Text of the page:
• Summary
  • Contents
  • Subject index

Johan Galtung, one of the founders of modern peace studies, provides a wide-ranging panorama of the ideas, theories and assumptions on which the study of peace is based. The book is organized in four parts, each examining the one of the four major theoretical approaches to peace. The first part covers peace theory, exploring the epistemological assumptions of peace. In Part Two conflict theory is examined with an exploration of nonviolent and creative handling of conflict. Developmental theory is discussed in Part Three, exploring structural violence, particularly in the economic field, together with a consideration of the ways of overcoming that violence. The fourth part is devoted to civilization theory.

Cultural Violence
Cultural violence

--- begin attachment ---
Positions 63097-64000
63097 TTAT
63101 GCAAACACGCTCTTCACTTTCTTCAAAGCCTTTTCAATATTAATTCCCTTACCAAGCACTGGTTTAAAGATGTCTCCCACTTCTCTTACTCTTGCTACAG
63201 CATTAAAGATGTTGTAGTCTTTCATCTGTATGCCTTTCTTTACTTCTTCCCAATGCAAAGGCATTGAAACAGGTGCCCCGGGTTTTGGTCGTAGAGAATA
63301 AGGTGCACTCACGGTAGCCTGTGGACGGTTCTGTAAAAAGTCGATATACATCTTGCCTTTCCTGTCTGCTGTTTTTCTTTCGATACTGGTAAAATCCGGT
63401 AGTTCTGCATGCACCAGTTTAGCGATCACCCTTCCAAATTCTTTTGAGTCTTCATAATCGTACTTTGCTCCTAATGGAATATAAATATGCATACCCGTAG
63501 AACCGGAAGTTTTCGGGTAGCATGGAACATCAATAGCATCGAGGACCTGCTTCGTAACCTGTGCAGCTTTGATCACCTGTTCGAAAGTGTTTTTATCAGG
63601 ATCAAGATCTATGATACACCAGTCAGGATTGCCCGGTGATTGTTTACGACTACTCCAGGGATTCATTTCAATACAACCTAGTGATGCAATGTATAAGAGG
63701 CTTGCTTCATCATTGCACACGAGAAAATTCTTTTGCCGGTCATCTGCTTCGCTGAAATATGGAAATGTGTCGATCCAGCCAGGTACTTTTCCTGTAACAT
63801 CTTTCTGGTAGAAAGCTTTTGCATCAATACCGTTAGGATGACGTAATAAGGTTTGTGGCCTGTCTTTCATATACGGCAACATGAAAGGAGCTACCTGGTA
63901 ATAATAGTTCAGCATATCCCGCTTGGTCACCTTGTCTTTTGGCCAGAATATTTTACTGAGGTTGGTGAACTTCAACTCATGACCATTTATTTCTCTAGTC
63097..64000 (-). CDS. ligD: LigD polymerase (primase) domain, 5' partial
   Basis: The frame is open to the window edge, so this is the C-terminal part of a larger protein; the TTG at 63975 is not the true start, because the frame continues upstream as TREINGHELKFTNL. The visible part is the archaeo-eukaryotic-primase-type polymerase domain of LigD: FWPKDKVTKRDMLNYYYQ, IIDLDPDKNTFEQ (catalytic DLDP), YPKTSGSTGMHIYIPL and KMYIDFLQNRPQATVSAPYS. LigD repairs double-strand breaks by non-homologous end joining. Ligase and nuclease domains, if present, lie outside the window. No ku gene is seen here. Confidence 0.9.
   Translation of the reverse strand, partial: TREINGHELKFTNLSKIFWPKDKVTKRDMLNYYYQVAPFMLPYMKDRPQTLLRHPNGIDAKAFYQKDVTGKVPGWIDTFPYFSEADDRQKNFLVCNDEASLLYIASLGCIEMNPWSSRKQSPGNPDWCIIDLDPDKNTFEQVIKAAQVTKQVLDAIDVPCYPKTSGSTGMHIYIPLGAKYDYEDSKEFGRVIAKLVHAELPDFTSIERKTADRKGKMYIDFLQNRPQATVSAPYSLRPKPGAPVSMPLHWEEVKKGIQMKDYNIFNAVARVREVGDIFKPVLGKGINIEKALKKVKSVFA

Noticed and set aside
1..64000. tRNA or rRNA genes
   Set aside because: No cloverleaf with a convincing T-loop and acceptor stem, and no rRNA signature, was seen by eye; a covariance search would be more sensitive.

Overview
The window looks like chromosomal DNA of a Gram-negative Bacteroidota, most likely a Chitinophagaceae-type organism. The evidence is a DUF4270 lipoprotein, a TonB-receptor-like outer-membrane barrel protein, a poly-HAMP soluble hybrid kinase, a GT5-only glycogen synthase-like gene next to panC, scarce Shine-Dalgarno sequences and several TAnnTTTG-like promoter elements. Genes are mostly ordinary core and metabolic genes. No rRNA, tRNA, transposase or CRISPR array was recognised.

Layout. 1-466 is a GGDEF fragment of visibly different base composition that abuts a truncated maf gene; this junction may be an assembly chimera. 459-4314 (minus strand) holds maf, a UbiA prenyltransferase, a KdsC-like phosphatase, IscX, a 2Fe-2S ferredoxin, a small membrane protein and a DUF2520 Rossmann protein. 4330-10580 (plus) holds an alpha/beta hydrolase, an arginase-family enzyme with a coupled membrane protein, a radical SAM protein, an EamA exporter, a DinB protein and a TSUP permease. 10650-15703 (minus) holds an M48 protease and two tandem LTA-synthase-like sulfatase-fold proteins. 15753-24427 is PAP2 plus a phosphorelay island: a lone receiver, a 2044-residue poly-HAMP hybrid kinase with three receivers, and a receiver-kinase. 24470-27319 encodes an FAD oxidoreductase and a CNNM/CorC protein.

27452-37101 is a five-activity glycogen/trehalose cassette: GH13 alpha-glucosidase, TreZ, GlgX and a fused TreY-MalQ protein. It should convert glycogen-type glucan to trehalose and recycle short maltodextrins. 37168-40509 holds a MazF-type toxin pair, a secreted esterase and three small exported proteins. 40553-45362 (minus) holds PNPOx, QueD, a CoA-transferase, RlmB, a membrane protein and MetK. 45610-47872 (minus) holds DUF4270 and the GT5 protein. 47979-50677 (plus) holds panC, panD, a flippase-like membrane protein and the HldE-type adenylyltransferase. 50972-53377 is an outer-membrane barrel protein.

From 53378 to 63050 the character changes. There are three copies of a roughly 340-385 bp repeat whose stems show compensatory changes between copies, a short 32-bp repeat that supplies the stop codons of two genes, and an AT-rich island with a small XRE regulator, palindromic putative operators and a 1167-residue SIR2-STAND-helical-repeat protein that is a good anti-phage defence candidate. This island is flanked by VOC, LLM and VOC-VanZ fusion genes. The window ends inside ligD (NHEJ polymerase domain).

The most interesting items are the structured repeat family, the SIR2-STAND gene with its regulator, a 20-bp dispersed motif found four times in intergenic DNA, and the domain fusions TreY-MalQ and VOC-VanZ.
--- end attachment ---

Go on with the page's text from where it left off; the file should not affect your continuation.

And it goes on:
By ‘cultural violence’ we mean those aspects of culture, the symbolic sphere of our existence – exemplified by religion and ideology, language and art, empirical science and formal science (logic, mathematics) – that can be used to justify or legitimize direct or structural violence.1 Stars, crosses, and crescents; flags, anthems, and military parades; the ubiquitous portrait of the Leader; inflammatory speeches and posters – all these come to mind. However, let us postpone the examples until section 4 and start with analysis. The features mentioned above are ‘aspects of culture’, not entire cultures. A person encouraging a potential killer, shouting ‘Killing is self-realization!’, may prove that the English language is capable of expressing such thoughts, but not that the English language as such ...

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